The following is an extract from Kenneth Roy's final book, In Case of Any News: A Diary of Living and Dying
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Thursday 18 October
Steven is back after a few days off, how I've missed him, and he offers to give me that sitting-down shower we've been talking about for ages. He settles me on the commode and guides me gently through to the bathroom and we're good to go. The joy of having one's hair washed and dried for the first time in weeks. A routine that one used to take for granted, think nothing of, now an event to be considered and negotiated. I no longer bemoan this crushing reversal of fortune, the all too swift descent into helplessness. 'Look at me,' I say to Steven. 'I'm standing and not falling.' This is how I assess my daily life now, marvelling at my ability to stay erect and relatively stable for a few seconds. Dr Gillen thought yesterday that I might yet get out into the hospital grounds. It sounds crazy, but then writing properly again, until he cajoled me into doing it, sounded crazy too.
I have discovered that it is best not to look at diaries or calendars, those reference points to times past and future. Before I left the office for the last time, I shredded my 2018 diary, the one Islay gave me at Christmas, and threw it in the bin along with all my diaries from previous years: I knew I had no further use for them. Time as I understood it ceased at that symbolic moment. I now maintain an alternative diary that I call overtime, which is all in the mind with no need to write anything down and no known closing date. It is a diary for the dying.
I've just remembered. I have no shoes. I have no memory of where I left them. And, beyond a few quid someone gave me to buy a paper in the morning, which I resolutely don't, I have no money either. What else don't I have? I'm not sure I have trousers, unless pyjama bottoms count. I don't have a jacket to my name. My wallet – it's somewhere else too, no doubt in safe hands – its loss would once have had me sweating, all those bank cards and bus passes and train tickets and god-awful VAT receipts. That doesn't bother me either. Here in overtime, the first thing to go is any interest whatever in possessions.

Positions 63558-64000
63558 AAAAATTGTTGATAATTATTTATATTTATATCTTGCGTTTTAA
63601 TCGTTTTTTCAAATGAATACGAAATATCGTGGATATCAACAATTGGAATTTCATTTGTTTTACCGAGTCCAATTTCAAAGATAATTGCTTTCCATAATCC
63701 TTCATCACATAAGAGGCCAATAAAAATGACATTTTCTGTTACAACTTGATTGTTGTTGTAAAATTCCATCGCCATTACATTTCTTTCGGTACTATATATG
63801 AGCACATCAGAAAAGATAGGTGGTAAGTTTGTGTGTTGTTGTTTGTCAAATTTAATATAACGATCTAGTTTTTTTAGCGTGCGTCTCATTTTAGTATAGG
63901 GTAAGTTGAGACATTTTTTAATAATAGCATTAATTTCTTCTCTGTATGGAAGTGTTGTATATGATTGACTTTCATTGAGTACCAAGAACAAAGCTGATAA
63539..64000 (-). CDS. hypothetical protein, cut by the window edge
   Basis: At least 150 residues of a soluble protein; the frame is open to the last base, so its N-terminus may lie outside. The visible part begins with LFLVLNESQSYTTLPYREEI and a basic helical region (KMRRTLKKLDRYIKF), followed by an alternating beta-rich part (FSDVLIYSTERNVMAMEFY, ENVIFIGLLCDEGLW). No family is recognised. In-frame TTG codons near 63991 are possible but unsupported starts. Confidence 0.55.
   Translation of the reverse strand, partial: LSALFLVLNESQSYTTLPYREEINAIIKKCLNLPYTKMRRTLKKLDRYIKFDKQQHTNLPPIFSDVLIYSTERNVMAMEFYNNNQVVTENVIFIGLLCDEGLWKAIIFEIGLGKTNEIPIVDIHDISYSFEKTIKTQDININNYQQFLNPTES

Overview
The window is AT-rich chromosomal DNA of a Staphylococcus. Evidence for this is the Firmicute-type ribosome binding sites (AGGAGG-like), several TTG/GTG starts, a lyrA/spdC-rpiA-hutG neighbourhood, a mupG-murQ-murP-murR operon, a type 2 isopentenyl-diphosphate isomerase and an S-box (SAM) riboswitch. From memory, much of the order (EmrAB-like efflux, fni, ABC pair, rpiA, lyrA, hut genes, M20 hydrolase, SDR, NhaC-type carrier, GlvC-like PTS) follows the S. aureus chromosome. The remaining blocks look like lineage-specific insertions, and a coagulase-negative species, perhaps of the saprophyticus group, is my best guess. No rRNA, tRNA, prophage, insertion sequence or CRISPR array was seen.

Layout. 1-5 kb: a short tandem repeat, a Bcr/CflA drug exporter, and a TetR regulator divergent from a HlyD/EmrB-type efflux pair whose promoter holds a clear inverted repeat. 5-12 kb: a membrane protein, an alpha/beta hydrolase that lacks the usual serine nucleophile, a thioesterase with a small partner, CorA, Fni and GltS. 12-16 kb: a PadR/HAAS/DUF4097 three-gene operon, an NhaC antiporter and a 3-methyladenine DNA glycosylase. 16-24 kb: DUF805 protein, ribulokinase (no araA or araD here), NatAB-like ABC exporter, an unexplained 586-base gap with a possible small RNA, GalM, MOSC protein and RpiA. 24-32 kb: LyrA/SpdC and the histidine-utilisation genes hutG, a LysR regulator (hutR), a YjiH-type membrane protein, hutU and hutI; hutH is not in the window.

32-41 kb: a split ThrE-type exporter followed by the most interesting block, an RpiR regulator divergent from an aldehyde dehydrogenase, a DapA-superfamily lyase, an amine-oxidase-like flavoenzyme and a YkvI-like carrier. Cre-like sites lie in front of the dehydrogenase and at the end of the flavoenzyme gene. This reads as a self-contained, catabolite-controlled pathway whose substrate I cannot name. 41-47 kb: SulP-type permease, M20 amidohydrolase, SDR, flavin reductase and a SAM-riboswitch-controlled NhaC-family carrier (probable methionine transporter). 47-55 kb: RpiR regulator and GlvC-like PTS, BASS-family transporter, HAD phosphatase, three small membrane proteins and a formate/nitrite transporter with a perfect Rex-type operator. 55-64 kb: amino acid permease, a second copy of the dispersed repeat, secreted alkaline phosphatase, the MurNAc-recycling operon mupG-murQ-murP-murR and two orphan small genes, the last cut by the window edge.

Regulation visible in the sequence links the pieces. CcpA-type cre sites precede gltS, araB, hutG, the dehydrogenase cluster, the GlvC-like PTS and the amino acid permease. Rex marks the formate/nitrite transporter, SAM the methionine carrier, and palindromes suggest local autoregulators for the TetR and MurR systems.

But small luxuries continue to be valued, although I wouldn't have regarded them as luxuries when I still kept a proper diary, got on the bus with Islay in the morning, climbed the stairs of Liberator House, watched the planes come and go, wrote editorials, planned trips, snoozed on the sofa in the afternoon, went home in the evening, did the crossword, watched some Welsh noir on the telly, etc. For example, I have developed an irresistible craving for the luxury of strong black builder's tea, with two sugars. In the middle of the night, when they were changing over the units of blood in the machine, I prevailed on Cheryl to make me a brew. She did so uncomplainingly because that's how Cheryl is, and at 3.30 in the morning it tasted wonderful. But with all the comings and goings with technology, it was a disturbed night; and I'd slept too much during the day anyway.
I don't have much appetite for food. I thought it was returning, but even contemplating the all too frequent arrival of the tray turns me off. I'm enjoying the fruit my visitors bring – berries, grapes and Waitrose watermelon (the other supermarkets don't come close) – but the doc insists I need to build up my cals. I've already forgotten what I’ve ordered for lunch, but the scrambled egg at breakfast was odourless and tasteless, and I left most of it. Now, a boiled egg, runny, wouldn't I just adore that, pity it's impractical for a hospital kitchen to cater for specific whims.
I don't miss wine, which was once such a pleasure as well as a near-addiction. Long before I was admitted here, I'd more or less forsaken it. Even then my body was telling me something I didn’t want to know. I remember when and where I had my last tipple: it was in the living room of our house, cracking open a bottle of Prosecco from the village shop on my return from the Young Programme at North Queensferry, anaesthetising myself all too briefly from the knowledge that I was very, very ill and that I'd soon be in hospital or the mortuary. Three days later, the crisis broke. So my last drink was a girly Prosecco. Now I rely on Lucozade, the occasional smoothie, the richer the better, and that builder’s tea, all the nicer when most builders are fast asleep in the arms of their girlfriends.
M texts. The schools are on holiday. What, again? 'But they're only just back…' – the repertoire of disbelief never changes. She's on her way here.
It looks like a beautiful day out there. My little patch of sky, of which I'm inordinately fond, keeps me posted. Dr Gillen arrives with the news that my haemoglobin level has doubled in the last 24 hours and I am able to inform him in response that I've written 3,000 words in the same 24-hour period, and so for the moment… for the moment… in overtime what one does is savour the moment… because it's all there is… for the moment, we're both pleased with me.
To buy a copy of In Case of Any News: A Diary of Living and Dying,
Kenneth Roy's final book, Click here